Automotive representation at Mobile World Congress (MWC) 2019 broadly came in two stark forms: the biggest industry leading brands showcasing their electric vehicle and connected vehicle offerings, and smaller start-ups attempting to expose and cater for modern driver demands in busy cities.
Let’s start with some of the industry leaders. BMW’s key showcase was their latest “Natural Interaction” concept featuring a fully connected cockpit experience, with a huge emphasis on gestures and voice commands to control what’s going on around you, e.g. gesturing at the window to wind it down. Overlay this with a slick AR feature that allows drivers/passengers to view and explore details of buildings, restaurants, places of interest as they pass them by, and it’s a pretty exciting concept – said to be in production as soon as 2021, complete with a reimagined kidney grill to maintain some familiarity with BMW.
Mercedes chose MWC to put an emphasis on what drivers (or passengers, really) are going to do with all their spare time while being autonomously driven. They’ve introduced a gaming application and the latest generation of the brands multimedia system MBUX – Mercedes Benz User Experience, placing in-car infotainment high on their priority list. Touchscreen interfaces and voice control enables the car to learn user preferences over time, and adjusts to these settings based on who is in the car.
SEAT’s presence at MWC proved that the business of mixing tech innovation and mobility is not just for the larger luxury brands. SEAT chose MWC 2019 as the platform for the world premiere of a vehicle in SEAT’s urban micro mobility strategy. This came in the form of SEAT Minimo, and is an attempt to navigate issues of city driving and emissions regulations.
In addition, SEAT confirmed that their 5G Connected Car is en route to Barcelona, thanks to a partnership with Telefónica, placing Barcelona at the forefront of European capitals harnessing 5G capabilities. SEAT and Telefónica will be launching the ‘5G Connected Car’ pilot test, with the initial intention of linking communications of the car, surrounding infrastructure and fellow road users, and the long-term objective of embedding collaborative, autonomous driving.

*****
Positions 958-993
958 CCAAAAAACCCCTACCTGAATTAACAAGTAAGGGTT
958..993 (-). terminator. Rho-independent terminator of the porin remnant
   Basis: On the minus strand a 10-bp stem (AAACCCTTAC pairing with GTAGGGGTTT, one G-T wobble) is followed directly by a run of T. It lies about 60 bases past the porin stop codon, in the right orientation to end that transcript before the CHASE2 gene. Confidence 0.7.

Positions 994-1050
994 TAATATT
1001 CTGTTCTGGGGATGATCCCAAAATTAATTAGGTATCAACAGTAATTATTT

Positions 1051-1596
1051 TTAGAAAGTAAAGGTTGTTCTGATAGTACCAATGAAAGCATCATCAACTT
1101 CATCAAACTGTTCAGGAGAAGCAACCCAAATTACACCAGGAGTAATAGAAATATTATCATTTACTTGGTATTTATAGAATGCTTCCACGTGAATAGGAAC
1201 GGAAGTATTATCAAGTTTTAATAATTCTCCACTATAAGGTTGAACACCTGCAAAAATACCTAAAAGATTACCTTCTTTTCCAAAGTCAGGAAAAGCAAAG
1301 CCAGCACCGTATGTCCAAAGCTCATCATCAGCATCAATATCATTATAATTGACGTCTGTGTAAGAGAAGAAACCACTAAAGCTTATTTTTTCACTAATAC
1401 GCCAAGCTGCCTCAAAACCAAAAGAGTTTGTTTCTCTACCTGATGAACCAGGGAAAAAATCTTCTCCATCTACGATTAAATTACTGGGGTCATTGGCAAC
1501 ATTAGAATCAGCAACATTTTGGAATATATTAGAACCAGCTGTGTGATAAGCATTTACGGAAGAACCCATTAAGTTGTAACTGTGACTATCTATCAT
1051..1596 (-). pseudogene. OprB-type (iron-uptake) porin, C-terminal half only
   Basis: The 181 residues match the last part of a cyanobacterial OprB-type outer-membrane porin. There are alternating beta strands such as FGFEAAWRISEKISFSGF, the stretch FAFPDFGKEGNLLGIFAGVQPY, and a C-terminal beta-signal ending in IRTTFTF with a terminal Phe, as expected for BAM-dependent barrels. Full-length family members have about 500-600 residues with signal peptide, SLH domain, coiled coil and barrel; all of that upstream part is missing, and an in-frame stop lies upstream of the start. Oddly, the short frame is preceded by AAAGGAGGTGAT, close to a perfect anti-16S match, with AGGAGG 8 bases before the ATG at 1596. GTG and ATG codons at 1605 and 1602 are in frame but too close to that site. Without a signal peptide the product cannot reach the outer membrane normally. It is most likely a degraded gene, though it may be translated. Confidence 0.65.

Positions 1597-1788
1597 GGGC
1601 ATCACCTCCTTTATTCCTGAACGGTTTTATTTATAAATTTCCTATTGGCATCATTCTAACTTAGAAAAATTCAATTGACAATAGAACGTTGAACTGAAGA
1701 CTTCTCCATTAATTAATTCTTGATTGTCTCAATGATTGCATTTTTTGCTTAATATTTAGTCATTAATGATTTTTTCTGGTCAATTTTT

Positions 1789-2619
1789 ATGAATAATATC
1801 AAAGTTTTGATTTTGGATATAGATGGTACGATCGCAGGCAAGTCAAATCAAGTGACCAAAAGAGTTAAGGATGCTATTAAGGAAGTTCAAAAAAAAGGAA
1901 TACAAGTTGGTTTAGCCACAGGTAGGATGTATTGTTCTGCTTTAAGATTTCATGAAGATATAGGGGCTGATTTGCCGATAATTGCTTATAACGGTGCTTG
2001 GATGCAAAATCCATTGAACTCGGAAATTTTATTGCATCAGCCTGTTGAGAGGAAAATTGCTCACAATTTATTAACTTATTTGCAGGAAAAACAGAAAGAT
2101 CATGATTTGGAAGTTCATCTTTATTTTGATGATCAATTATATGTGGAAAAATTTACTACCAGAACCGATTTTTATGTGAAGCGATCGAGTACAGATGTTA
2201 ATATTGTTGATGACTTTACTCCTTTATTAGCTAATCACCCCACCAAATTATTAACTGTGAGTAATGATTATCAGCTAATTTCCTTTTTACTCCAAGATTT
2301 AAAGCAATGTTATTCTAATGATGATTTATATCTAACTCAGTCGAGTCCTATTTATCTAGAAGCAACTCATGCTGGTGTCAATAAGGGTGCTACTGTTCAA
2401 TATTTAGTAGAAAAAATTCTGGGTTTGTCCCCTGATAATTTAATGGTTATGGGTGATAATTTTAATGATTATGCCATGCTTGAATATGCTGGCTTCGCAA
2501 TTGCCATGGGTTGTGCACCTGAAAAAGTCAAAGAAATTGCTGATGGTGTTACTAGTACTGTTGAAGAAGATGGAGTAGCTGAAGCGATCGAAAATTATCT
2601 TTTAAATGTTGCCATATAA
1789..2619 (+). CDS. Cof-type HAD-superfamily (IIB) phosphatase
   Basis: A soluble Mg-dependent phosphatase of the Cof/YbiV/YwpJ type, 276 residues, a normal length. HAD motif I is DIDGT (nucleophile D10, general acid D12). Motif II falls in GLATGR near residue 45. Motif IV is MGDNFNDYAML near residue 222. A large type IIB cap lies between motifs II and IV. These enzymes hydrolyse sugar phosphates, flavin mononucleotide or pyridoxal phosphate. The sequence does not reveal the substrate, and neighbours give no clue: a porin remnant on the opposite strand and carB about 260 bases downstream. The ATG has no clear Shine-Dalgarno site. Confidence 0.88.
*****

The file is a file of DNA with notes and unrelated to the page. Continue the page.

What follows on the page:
Away from the main MWC halls, at the FYFN (Four Years From Now) site, the broad array of start-ups also had the future of mobility high on their agenda.
Adsum are currently scaling their smart park sensor, enabling a live directory of available parking spaces in busy cities and allowing users to filter these by cost, location etc. Currently piloting in West London, and with backing from local councils, this could make city parking a lot less painful.
Aside from autonomous cars, new personalisation-driven interfaces, voice tech and navigation-related innovation, we've also seen a strong presence of electric vehicles and the associated demand on infrastructure. A company named Place To Plug is seeking to address the concerns around the availability of charging stations. Place To Plug has identified an opportunity to enable a sharing economy, whereby businesses or homeowners can make their charging point available to the wider public under the “share your socket” scheme. Providing a directory of charging points, users can book and pay for their charge slot via an app from a monitored and trusted community of hosts. Services like this are going to become hugely valuable as the automotive market motors on down the core avenues of EV, autonomous driving and connected cars.
As ever, there was an impressive representation of the automotive industry at MWC 2019. As autonomous vehicles and electrification become more prevalent throughout the industry, and indeed will soon become the norm, brands of all sizes are keen to showcase their latest offerings which will help bolster these two key mobility trends.
Author: Adam Shaw